Published: 22.02.2018 05:44

Example of software development myths

«Example of software development myths» in pictures.

The 15 most popular myths in software development - JAXenter

The software development field is full of myths, superstitions and false assumptions. If you ask developers for the most effective way to do something, you’ll probably get more than you bargained for. Some opinions are, although proven wrong, more widespread than others.

Seven more myths of formal methods: Dispelling industrial prejudices

The loner stereotype can deter talented people from the industry — not just women, but anyone who thinks that sounds like an unattractive job description. It can also result in dysfunctional teams and poorly performing products. Empathy, after all, is crucial to understanding consumers’ desires, and its absence leads to product mistakes.

Some Myths in Software Development

While a talent development program would indeed have greater returns if you begin training new hires the moment they start working for the company, there’s nothing to suggest that it won’t benefit existing employees of any skill level and seniority.

Software security is about building security into your software as it is being developed. That means arming developers with tools and training, reviewing software architecture for flaws, checking code for bugs, and performing some real security testing before release, among other things.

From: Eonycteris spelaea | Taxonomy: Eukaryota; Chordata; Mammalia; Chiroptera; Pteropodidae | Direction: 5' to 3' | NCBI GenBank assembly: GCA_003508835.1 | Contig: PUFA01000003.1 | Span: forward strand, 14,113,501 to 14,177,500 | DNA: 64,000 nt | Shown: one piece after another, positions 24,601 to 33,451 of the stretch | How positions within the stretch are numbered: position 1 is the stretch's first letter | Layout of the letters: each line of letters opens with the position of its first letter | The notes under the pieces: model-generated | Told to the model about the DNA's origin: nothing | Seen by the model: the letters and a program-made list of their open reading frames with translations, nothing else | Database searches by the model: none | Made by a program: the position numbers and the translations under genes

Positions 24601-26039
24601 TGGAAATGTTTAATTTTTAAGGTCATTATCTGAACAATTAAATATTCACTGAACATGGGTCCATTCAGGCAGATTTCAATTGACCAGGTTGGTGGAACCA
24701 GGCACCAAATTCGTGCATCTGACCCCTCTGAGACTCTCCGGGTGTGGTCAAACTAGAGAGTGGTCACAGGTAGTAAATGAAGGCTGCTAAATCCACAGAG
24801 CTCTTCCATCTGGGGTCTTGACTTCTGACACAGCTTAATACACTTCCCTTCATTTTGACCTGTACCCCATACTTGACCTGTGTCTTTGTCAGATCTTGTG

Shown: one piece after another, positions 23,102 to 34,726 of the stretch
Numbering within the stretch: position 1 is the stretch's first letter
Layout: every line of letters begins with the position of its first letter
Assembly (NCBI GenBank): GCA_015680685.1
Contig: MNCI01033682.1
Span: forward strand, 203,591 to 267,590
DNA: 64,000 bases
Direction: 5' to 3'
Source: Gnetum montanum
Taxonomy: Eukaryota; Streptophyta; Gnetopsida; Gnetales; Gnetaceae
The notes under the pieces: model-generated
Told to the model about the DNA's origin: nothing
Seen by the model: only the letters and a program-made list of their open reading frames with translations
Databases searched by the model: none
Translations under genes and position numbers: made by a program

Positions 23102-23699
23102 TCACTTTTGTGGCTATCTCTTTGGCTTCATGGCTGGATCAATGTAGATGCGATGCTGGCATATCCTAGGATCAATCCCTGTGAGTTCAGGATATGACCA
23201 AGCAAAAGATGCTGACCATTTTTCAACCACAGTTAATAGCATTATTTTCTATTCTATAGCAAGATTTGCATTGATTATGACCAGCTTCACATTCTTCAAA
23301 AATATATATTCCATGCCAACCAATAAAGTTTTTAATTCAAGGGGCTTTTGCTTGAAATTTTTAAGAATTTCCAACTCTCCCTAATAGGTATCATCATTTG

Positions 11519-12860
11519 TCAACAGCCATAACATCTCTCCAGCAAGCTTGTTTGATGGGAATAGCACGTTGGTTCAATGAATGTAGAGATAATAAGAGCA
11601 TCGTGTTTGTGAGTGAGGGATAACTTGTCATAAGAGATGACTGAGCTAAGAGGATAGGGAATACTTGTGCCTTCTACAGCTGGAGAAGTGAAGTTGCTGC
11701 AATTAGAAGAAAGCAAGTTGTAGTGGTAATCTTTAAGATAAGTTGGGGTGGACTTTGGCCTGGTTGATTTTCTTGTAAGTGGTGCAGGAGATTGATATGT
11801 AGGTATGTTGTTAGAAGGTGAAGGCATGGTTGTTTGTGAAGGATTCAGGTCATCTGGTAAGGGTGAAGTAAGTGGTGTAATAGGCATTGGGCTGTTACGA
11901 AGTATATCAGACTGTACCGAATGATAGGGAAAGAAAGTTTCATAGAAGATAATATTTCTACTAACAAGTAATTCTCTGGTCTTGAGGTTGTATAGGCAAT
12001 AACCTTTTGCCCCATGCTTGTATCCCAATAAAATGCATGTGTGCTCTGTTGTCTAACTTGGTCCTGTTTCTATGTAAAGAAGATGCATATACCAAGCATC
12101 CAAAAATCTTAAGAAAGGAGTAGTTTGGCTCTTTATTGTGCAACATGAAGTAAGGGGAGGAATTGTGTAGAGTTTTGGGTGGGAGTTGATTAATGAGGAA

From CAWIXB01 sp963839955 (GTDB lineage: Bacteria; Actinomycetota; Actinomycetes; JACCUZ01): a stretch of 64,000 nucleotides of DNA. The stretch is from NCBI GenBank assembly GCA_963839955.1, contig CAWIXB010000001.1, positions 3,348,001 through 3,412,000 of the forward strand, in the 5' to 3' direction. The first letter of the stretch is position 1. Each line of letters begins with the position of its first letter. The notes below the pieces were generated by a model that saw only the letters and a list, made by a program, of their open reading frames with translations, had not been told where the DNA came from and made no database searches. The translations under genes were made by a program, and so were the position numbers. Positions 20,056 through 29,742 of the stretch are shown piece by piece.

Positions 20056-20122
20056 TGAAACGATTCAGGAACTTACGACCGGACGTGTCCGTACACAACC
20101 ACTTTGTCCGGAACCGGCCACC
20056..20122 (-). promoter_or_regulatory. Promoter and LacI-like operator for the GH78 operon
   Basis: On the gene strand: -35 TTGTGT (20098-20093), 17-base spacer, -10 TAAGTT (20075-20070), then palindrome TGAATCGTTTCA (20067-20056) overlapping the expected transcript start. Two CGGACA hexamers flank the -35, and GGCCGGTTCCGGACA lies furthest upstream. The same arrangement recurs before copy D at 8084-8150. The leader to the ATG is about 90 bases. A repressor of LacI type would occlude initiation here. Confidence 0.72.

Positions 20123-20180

Yet, though hard data and credible studies are still hard to come by, the theme of the “software crisis” continues to dominate the literature there is widespread agreement that bugs, poorly thought out software, frequent security breaches and huge budget overruns aren’t just a fact of life, but areas where improvement would be both possible and welcome.

Our last myth is about scale, and it's a very widespread myth that needs more active debunking. Today's application portfolios are often quite large -- thousands of apps -- and getting started back in the day meant identifying those apps that carried the most risk and focusing all of the attention on them.

There is even a trope of “programming, motherfucker” – which aims to delegitimize people who think talking (and writing, and thinking) about software development is at least as important as actually cutting code. If you’ve followed me this far, you’ll easily see this for what it is – a force field erected to protect myth from critique.

Then there is tech’s other side, acknowledged reluctantly, if at all: the fact that IT professions have a large gender skew that they’re actually actively putting off people from marginalized groups, not just failing to interest them.

As we discussed earlier, idle time is anathema to managers. They tend to exploit any downtime by starting a new project. Even if the task cannot be completed because people have to return to another project, managers reason that anything accomplished on the new project is work that won’t have to be done later. Such thinking leads companies to start more projects than they can vigorously pursue, diluting resources.

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